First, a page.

Equity, Diversity & Inclusion

Maria Olson

Maria Olson

Name: Maria Olson

Hometown: All over Northern California, but mostly the Bay Area and San Jose. I moved so much I went to a new school every year from kindergarten through 6th grade.

Role on campus: Advisor in the Financial Aid and Scholarship Office. I’m also a part-time grad student.

Years on campus: 11

Did you or do you have plans to continue your education beyond a four-year degree? Yes, I am currently a part-time grad student in the communication studies program. I am utilizing the fee waiver benefit and have three semesters left. My main area of interest is in intercultural communication. In 2015, I was able to study abroad in Cuba over spring break with a Chico State faculty and staff professional development group, and it helped me realize how much I love traveling and sharing with other people and cultures.

Why did you choose Chico? I love Northern California, and the fact that Chico was not too big, and not too small really appealed to me. I also have family in the area. I attended Butte College first, then transferred to Chico State and majored in international relations. I graduated with my bachelor’s degree in May 1995.

What first sparked your interest in a college education? I always planned to go to college. My mom always encouraged it—even expected it. She got her two-year degree from Butte College, and took some classes beyond that in the Bay Area, but unfortunately was not able to earn her four-year degree.

What were some barriers that prevented others in your family from completing a four-year degree? Having to work and earn money instead of being able to attend school. Losing momentum and faith in oneself.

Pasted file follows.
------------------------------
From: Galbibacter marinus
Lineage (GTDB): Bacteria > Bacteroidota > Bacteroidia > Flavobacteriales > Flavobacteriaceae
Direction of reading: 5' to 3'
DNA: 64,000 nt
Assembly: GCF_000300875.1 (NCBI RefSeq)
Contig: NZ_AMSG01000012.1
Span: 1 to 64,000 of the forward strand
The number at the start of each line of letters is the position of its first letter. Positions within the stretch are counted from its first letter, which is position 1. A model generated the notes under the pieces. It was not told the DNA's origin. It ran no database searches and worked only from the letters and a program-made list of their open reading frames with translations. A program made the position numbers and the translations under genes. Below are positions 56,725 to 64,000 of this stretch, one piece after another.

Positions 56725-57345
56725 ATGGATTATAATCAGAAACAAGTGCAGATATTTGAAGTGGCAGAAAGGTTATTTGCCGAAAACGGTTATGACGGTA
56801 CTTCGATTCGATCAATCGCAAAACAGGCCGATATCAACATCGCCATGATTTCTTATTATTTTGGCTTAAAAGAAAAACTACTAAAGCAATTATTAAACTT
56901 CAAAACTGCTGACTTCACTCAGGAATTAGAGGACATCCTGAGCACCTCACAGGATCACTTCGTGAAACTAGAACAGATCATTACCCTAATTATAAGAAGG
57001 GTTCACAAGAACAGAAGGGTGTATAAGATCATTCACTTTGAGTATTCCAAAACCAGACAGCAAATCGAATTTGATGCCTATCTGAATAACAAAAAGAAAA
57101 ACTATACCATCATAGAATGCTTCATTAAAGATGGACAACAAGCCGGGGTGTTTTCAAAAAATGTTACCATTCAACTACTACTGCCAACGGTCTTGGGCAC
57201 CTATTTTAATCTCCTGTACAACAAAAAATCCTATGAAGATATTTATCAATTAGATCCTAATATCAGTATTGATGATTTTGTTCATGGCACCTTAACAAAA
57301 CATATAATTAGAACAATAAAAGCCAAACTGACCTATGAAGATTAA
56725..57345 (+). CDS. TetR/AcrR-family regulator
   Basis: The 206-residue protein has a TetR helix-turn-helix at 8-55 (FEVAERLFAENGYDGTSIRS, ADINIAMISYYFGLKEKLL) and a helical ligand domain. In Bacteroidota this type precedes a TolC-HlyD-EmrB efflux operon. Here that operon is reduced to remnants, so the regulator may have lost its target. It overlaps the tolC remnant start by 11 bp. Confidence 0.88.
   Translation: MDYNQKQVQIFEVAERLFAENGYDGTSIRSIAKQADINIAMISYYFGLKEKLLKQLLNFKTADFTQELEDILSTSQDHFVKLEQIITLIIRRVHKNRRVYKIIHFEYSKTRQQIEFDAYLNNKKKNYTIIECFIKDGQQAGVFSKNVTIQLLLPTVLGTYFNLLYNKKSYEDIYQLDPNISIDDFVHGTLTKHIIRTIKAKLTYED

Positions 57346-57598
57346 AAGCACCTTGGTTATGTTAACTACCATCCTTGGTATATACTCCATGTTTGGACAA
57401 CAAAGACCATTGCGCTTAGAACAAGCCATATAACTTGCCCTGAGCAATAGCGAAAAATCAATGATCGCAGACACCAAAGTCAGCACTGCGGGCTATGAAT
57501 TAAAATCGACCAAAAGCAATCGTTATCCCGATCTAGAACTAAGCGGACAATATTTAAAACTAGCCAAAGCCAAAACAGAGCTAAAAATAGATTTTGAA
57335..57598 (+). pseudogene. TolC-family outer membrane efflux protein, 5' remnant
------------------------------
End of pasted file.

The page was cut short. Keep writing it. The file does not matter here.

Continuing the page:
Who can you point to as a mentor or inspiration in your pursuit of a four-year degree and why? Besides my mom expecting me to attend college, I had an honors history teacher in high school, David DalPorto, who made me realize how much I loved learning. He was so dynamic and drew the whole class in to whatever era we were focused on. He really brought history to life. He believed in me before I believed in myself and helped me see a path from high school to college. He encouraged me to apply for scholarships, and to a program at Lewis and Clark College in Portland, Oregon, during the summer before my senior year, where I attended for six weeks, earned some college credits, and got a taste of college life.

What does being first-gen mean to you? It means I have a responsibility to help pave the way for others who are first-gen too.

What challenges do you struggle with or have you overcome as a result of being first-gen? I definitely struggle with imposter syndrome, still to this day. As an undergrad, I didn’t see another way to finance my education than to work a lot—I basically worked full time, between two and sometimes three jobs at a time. As a result, my grades were not what I hoped them to be. I also wish that I would have found a way to study abroad while I was an undergrad. I thought I couldn’t afford it, but I now know that financial aid can help with that. So now I try to encourage the first-gen students I advise to consider studying abroad.

What is your wildest ambition? To complete my master’s degree in communication studies, and to study abroad again before I complete my program or again in the near future. I have two sons, aged 14 and 8. I want both of them to love learning, to attend college, and hopefully study abroad.

What message do you want to send other first-gen students? You can do it. You deserve the full college experience. You belong here too.